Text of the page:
Several Indiana communities are ranked high on a national publication's list of 2014 “Leading Locations,” based on economic and work force factors. Five metropolitan areas in the state are in Area Development magazine's top 75, including Columbus, which is second overall. Indiana metro areas on the list are:

2. Columbus

35. Lafayette

57. Elkhart/Goshen

71. Indianapolis/Carmel

72. Fort Wayne

120. Louisville-Jefferson County, Ken./Ind.

136. Kokomo

170. Muncie

199. Gary

206. Bloomington

208. Terre Haute

229. Anderson

237. Cincinnati-Middletown, Ohio/Ken./Ind.

239. Evansville, Ind./Ken.

249. South Bend-Mishawaka, Ind./Mich.

345. Michigan City-La Porte

June 23, 2014

News Release

COLUMBUS, Ind. – Area Development magazine has published its annual “Leading Locations” report based on 21 economic and workforce indicators, and Columbus, Indiana has been named the #1 small metro in the U.S. and best in the Midwest region. The Columbus, Indiana metropolitan statistical area also ranked an impressive #2 overall out of all 379 surveyed MSA’s in the nation. This is the third straight year that the Columbus, Indiana metro (population 79,587) has scored in the top three overall, achieving a #1 overall ranking in 2012 and up one position from last year's #3 rank.

“Despite sluggish national economic growth, these Leading Locations are MSAs that have managed to land new and expanded businesses and grow their local economies,” said Area Development's editor, Geraldine Gambale. “The rebirth of American manufacturing, advances in technology, and the energy revolution… have contributed to the growth of the leading MSAs.”

The Leading Locations index analyzed 379 MSAs, split into nine regions and three population size categories — big cities (over 600,000), mid-size cities (between 160,000-600,000) and small cities (below 160,000). The Columbus, Indiana metro area (including Bartholomew County), scored highest in “Economic Strength” (#1), “Recession-busting Cities” (#1), “Year-Over-Year Growth” (#2), “Manufacturing Growth” (#2), and “Employment Growth” for one-year (#1), three-year (#2), and five-year gains (#2). Columbus was the smallest of all U.S. metros to make the top five, with the San Jose-Sunnyvale-Santa Clara, California metro (pop. 1.8 million) taking the top spot in this year's overall ranking, followed by Midland, Texas (#3), Fargo, North Dakota (#4), and Bismarck, North Dakota (#5).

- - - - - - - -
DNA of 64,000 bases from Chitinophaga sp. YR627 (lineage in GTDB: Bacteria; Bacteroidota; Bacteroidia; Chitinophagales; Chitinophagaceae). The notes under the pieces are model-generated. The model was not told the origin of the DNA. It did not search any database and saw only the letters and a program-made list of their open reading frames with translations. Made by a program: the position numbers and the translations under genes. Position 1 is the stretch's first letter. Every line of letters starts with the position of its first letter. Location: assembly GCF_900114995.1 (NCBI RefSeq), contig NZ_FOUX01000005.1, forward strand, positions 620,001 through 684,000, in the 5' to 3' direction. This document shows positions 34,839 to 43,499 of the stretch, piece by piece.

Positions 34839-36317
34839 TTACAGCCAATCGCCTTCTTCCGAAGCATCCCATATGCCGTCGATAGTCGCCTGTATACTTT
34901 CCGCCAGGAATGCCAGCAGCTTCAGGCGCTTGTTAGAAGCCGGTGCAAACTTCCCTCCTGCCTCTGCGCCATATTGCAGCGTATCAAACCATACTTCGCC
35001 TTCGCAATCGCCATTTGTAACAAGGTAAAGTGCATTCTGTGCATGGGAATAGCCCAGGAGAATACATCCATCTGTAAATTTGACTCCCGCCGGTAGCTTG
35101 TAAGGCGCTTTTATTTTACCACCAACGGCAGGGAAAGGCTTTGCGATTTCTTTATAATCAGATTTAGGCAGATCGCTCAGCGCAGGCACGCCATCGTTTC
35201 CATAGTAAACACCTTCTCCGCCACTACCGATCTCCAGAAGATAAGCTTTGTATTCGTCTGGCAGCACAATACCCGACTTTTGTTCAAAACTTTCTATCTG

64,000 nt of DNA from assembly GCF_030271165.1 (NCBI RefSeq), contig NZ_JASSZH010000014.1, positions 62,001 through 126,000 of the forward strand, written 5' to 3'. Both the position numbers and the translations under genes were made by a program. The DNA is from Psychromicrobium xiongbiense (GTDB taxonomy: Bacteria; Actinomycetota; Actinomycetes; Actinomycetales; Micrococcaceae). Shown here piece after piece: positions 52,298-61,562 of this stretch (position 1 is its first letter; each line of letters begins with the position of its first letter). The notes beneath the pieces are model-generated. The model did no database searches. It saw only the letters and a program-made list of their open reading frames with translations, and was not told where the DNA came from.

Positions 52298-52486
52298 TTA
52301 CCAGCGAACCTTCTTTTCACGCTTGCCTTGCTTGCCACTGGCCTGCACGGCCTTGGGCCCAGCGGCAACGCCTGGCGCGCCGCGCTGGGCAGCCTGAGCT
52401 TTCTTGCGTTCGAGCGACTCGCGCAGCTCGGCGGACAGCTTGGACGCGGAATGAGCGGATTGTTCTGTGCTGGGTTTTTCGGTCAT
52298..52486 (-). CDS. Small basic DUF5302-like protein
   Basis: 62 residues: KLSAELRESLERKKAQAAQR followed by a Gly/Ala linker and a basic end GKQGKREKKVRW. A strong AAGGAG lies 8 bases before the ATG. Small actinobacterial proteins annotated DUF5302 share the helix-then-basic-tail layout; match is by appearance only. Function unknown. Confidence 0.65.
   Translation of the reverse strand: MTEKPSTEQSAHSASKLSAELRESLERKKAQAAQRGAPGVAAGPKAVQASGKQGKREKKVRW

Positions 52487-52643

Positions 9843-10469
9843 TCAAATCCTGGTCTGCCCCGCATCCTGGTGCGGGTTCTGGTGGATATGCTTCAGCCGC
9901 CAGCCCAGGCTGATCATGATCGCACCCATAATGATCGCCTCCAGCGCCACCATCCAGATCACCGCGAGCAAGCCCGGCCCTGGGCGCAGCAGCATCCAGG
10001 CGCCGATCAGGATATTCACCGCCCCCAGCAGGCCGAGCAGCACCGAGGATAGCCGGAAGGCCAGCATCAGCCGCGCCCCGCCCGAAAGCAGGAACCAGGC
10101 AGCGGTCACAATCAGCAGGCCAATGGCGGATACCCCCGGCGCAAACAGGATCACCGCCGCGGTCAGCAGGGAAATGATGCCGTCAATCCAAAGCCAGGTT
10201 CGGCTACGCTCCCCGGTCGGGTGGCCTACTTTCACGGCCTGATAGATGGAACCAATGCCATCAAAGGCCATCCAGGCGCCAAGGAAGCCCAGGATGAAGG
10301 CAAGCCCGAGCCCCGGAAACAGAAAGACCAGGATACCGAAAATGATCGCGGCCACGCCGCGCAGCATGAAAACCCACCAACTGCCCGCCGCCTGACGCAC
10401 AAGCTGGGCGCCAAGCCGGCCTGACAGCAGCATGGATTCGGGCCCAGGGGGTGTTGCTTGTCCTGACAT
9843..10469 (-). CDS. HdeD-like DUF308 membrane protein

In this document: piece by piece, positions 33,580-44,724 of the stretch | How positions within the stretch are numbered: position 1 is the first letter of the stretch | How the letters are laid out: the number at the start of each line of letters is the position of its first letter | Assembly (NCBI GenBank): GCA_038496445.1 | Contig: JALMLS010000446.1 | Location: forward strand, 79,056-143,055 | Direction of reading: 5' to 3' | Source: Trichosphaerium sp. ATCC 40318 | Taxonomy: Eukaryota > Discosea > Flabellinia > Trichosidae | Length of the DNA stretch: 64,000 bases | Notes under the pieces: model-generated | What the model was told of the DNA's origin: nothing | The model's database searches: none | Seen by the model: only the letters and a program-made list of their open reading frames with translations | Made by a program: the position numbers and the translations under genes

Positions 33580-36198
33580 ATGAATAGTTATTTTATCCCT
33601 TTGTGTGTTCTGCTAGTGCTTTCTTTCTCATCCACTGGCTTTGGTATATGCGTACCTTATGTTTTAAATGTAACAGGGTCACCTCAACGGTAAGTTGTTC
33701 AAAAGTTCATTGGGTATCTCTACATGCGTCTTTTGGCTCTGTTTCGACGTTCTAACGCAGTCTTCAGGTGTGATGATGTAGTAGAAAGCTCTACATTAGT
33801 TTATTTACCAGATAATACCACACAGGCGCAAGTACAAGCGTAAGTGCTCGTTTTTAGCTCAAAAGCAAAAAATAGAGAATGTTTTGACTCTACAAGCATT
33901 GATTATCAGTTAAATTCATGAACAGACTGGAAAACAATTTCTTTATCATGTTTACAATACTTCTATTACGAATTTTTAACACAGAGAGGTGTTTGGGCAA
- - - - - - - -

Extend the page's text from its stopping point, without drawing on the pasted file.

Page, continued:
“The Columbus and Bartholomew County economy continues to do exceptionally well, and our success has been driven by local manufacturing growth along with hiring by back-office and headquarters operations,” said Jason Hester, Executive Director of the Columbus Economic Development Board.

More than one-third of all employment in Bartholomew County, Indiana, is tied to manufacturing, ranking Columbus & Bartholomew County in the top 2 percent of all U.S. counties for manufacturing employment strength. The Columbus metro, located less than one hour from Indianapolis along I-65, also had the 5th highest GMP growth in the nation, growing 9.6 percent in 2012 (latest year available), with 8.3 percent attributed to durable goods manufacturing according to U.S. Department of Commerce, Bureau of Economic Analysis reports.

The 2014 Leading Locations report is available online at

About the Columbus Economic Development Board

The Columbus Economic Development Board (EDB) is the local economic development office serving Columbus and all of Bartholomew County, Indiana. The organization’s strategic goal is to grow & attract well-paying, high value-added, community-minded base/primary businesses by influencing and leveraging the area’s distinct capabilities in advanced manufacturing, design, and Science Technology Engineering & Math (STEM) education resources. The EDB’s approach is three-fold: (1) Work with existing primary employers to help them grow in Columbus and Bartholomew County, (2) Attract and recruit new companies to locate here, and (3) Work with fellow community leaders to build upon and continuously improve the area’s desirability to businesses and residents. Since the EDB’s founding in 1976, recruited companies today employ more than 4,000 persons locally and those jobs generate an annual economic output of $1.5 billion, including $283 million in annual household spending. More than 300 local expansions have also been supported, with $2.4 billion in recorded direct investment. For more information on the Columbus EDB and the services it offers, please visit

About the Area Development Magazine

Founded in 1965, Area Development magazine is considered the leading executive magazine covering corporate site selection and relocation. Editorial coverage provides valuable information pertinent to the factors, key issues, and criteria that affect a successful decision. Area Development is published quarterly and distributed to qualified executives within manufacturing, service sector, consulting and real estate related firms.

Sources: The Columbus Economic Development Board, Area Development Magazine

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